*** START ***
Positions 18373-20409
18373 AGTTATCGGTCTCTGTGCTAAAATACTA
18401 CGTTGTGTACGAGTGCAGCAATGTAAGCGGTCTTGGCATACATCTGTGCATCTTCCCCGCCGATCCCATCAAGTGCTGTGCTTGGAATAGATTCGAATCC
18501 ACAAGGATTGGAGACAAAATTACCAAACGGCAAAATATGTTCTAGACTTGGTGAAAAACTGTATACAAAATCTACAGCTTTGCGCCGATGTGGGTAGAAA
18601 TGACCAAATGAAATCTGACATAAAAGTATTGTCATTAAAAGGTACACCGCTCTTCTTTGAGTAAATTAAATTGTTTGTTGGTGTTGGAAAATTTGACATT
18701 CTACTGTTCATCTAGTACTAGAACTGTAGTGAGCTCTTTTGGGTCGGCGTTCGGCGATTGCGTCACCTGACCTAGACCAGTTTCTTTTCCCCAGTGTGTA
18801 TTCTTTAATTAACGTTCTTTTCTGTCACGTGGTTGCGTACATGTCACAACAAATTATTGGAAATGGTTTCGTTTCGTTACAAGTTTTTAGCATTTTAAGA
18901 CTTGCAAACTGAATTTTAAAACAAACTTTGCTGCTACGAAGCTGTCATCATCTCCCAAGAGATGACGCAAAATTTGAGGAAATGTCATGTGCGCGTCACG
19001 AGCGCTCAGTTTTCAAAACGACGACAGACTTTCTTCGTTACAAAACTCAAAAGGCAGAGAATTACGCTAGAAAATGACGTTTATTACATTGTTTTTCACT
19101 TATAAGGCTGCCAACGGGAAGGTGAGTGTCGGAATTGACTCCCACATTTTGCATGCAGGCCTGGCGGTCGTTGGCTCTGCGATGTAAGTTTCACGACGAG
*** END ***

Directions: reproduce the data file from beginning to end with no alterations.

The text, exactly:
Positions 18373-20409
18373 AGTTATCGGTCTCTGTGCTAAAATACTA
18401 CGTTGTGTACGAGTGCAGCAATGTAAGCGGTCTTGGCATACATCTGTGCATCTTCCCCGCCGATCCCATCAAGTGCTGTGCTTGGAATAGATTCGAATCC
18501 ACAAGGATTGGAGACAAAATTACCAAACGGCAAAATATGTTCTAGACTTGGTGAAAAACTGTATACAAAATCTACAGCTTTGCGCCGATGTGGGTAGAAA
18601 TGACCAAATGAAATCTGACATAAAAGTATTGTCATTAAAAGGTACACCGCTCTTCTTTGAGTAAATTAAATTGTTTGTTGGTGTTGGAAAATTTGACATT
18701 CTACTGTTCATCTAGTACTAGAACTGTAGTGAGCTCTTTTGGGTCGGCGTTCGGCGATTGCGTCACCTGACCTAGACCAGTTTCTTTTCCCCAGTGTGTA
18801 TTCTTTAATTAACGTTCTTTTCTGTCACGTGGTTGCGTACATGTCACAACAAATTATTGGAAATGGTTTCGTTTCGTTACAAGTTTTTAGCATTTTAAGA
18901 CTTGCAAACTGAATTTTAAAACAAACTTTGCTGCTACGAAGCTGTCATCATCTCCCAAGAGATGACGCAAAATTTGAGGAAATGTCATGTGCGCGTCACG
19001 AGCGCTCAGTTTTCAAAACGACGACAGACTTTCTTCGTTACAAAACTCAAAAGGCAGAGAATTACGCTAGAAAATGACGTTTATTACATTGTTTTTCACT
19101 TATAAGGCTGCCAACGGGAAGGTGAGTGTCGGAATTGACTCCCACATTTTGCATGCAGGCCTGGCGGTCGTTGGCTCTGCGATGTAAGTTTCACGACGAG